Character counts at Memorial
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A good deeds award program recognizes students who have performed an act of kindness at school. Students are nominated by teachers, and receive a certificate. A letter is also sent to their parents acknowledging the accomplishment. The student with the best deed of the month is given a Ginsberg Award.
In a typical year, upwards of 400 students are honored. “That’s literally being caught in the act of doing something good,” said Assistant Principal John Squadrito.
There are usually a series of character education assemblies in March each year. Steven McDonald, of Malverne, an NYPD detective who survived a shooting in 1986, will speak to ninth graders about violence and forgiveness. Eighth-graders will hear about cyberbullying, which Squadrito said is a concern because that often occurs outside of the school day on social media.
Mignella explained that the character education program is so extensive because the messages need to be reinforced on a daily basis to be effective. “It can’t just be a one-time thing in the middle of the year,” he said. “The teachers do a lot of this in the classroom. If it wasn’t for them, none of this would happen.”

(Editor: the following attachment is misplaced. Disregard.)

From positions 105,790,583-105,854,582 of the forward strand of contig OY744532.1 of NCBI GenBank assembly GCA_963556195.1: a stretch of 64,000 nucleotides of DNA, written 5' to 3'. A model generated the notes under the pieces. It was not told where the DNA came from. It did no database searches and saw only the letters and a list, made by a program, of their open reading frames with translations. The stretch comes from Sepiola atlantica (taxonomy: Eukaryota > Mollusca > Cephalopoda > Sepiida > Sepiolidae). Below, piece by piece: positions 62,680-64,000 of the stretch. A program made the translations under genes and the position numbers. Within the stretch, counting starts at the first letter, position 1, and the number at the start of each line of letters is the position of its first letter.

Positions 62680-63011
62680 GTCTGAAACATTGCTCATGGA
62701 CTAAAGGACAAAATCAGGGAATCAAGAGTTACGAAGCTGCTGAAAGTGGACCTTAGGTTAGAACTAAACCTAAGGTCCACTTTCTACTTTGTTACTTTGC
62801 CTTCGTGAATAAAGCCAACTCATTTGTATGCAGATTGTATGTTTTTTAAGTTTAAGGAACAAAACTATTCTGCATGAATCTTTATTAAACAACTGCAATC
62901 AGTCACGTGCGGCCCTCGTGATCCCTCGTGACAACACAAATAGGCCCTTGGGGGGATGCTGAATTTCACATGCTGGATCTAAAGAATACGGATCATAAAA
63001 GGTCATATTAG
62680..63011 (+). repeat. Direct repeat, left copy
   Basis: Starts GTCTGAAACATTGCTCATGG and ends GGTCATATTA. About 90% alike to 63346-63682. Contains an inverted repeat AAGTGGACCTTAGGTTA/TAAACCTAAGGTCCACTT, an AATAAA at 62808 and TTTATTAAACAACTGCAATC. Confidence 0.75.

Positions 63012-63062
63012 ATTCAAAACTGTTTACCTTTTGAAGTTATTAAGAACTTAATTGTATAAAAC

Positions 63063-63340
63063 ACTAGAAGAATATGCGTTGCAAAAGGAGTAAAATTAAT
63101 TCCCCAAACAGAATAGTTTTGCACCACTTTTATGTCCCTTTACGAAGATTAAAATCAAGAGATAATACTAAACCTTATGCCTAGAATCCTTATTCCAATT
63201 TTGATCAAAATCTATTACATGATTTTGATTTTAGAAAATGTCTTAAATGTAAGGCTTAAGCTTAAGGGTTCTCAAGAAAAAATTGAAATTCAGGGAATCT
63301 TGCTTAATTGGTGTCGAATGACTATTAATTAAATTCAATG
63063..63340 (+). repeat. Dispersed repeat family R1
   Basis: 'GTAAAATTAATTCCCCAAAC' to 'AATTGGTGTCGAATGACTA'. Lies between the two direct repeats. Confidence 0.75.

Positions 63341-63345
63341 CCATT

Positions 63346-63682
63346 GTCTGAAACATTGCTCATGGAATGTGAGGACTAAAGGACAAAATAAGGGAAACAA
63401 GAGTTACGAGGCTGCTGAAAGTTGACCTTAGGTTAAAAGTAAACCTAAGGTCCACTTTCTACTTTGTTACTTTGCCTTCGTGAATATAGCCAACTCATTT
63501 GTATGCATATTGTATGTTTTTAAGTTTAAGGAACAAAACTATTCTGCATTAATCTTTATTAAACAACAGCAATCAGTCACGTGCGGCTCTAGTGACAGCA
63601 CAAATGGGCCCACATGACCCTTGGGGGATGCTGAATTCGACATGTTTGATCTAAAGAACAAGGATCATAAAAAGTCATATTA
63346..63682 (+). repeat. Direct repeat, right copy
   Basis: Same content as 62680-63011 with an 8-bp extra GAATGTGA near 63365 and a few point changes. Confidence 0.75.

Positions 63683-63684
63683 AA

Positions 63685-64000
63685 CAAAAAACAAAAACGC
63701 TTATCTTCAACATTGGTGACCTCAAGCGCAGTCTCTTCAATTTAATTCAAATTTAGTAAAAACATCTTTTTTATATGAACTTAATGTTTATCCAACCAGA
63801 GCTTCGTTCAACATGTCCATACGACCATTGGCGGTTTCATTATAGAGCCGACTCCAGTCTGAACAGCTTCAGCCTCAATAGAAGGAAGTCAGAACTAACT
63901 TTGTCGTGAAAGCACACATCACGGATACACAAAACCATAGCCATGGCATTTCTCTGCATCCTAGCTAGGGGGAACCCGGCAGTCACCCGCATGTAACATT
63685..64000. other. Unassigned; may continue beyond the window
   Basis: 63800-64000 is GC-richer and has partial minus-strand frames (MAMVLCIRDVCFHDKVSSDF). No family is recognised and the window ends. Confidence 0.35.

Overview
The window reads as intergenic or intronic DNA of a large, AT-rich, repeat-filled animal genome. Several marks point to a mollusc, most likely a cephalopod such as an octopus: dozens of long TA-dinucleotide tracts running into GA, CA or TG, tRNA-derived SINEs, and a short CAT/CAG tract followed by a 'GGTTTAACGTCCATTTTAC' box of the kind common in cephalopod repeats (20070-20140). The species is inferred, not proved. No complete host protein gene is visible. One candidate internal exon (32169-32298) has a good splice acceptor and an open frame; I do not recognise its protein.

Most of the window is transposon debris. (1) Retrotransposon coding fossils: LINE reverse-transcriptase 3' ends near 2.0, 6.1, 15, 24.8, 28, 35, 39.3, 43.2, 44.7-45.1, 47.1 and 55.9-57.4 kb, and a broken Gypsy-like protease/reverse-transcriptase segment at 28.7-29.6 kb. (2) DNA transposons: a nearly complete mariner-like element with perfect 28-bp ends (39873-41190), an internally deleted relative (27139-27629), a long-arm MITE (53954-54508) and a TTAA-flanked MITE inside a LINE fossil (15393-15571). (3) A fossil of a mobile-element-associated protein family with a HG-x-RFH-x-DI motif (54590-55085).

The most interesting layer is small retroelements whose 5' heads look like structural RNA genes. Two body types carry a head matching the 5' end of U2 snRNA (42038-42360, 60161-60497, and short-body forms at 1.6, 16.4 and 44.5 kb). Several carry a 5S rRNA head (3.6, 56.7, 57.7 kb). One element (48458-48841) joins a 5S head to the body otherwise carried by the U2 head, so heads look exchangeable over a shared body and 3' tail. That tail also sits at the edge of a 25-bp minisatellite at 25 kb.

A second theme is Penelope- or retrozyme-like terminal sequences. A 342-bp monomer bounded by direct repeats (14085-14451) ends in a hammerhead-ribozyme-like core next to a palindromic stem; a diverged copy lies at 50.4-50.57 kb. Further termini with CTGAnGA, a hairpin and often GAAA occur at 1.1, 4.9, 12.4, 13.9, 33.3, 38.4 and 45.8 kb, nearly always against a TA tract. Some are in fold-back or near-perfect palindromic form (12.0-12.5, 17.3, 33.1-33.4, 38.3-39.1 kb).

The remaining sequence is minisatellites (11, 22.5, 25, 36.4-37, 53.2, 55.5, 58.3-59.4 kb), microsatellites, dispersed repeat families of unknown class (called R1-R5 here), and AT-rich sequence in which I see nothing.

Squadrito said that he believes the school’s character education initiatives overall are making a difference. He said that it has changed the way students deal with conflict, and that is evident through a reduction in suspensions. “There’s a general sense of caring on the part of the students,” he said.
BRAVE stands for Believe in the Rights and Values of Everyone. In addition to Mignella and Squadrito, other members of the committee include social workers Maggie McConnell and Joann Hundertmark, librarian Joan Mahoney, Student Activities Director Tracy Alesia and teacher Susan Krause.
Alesia said the committee’s mission is to make students feel proud of themselves and proud to be a student at Memorial.
Members of the committee hope that the award, which was earned following an extensive application process, will be the first of many.